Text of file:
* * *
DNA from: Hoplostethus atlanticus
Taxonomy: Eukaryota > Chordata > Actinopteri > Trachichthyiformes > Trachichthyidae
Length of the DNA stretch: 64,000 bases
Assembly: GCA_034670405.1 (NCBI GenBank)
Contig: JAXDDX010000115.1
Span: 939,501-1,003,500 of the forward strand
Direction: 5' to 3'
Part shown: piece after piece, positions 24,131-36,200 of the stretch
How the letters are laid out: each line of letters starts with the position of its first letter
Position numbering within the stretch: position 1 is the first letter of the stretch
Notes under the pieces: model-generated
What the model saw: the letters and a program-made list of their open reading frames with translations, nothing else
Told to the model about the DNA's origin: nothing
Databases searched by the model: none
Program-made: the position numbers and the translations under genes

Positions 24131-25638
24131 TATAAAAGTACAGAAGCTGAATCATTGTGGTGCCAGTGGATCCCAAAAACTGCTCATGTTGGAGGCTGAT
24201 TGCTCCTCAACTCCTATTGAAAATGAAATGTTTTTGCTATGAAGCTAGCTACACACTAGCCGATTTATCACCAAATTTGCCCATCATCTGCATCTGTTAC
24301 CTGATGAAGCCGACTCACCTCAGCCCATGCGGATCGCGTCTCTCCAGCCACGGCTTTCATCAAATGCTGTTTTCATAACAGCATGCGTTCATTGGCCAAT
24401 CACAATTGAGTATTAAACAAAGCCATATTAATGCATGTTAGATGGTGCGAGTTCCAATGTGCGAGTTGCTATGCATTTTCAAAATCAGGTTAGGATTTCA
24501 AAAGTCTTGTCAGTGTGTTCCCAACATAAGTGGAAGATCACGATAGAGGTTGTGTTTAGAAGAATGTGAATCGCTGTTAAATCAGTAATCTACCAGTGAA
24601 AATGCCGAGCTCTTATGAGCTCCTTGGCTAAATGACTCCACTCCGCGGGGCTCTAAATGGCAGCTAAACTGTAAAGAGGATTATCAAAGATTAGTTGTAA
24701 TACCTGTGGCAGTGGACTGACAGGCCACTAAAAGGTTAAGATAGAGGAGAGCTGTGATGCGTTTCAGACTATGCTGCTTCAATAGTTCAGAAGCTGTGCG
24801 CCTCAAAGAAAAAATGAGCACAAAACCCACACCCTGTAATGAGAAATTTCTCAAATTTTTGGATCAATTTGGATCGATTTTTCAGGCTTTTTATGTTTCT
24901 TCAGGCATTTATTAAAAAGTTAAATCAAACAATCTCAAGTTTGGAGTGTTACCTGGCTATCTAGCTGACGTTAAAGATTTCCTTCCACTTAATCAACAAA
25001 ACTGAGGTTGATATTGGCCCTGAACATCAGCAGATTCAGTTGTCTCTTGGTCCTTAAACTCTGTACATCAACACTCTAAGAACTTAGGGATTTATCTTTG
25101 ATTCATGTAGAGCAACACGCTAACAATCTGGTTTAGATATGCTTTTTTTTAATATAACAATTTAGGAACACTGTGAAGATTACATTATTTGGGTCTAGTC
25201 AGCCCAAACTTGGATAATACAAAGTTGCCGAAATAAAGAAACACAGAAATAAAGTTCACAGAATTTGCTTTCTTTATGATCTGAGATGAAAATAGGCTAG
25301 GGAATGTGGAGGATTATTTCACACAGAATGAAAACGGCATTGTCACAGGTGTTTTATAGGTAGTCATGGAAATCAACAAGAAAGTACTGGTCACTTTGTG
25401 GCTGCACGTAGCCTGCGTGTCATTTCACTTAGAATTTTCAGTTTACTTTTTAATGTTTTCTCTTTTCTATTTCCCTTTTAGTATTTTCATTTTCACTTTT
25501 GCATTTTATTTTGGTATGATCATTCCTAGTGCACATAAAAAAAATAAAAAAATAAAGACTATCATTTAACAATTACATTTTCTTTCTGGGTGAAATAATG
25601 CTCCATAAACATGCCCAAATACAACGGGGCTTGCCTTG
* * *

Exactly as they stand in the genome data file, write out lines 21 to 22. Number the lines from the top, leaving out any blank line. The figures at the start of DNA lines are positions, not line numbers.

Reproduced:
24501 AAAGTCTTGTCAGTGTGTTCCCAACATAAGTGGAAGATCACGATAGAGGTTGTGTTTAGAAGAATGTGAATCGCTGTTAAATCAGTAATCTACCAGTGAA
24601 AATGCCGAGCTCTTATGAGCTCCTTGGCTAAATGACTCCACTCCGCGGGGCTCTAAATGGCAGCTAAACTGTAAAGAGGATTATCAAAGATTAGTTGTAA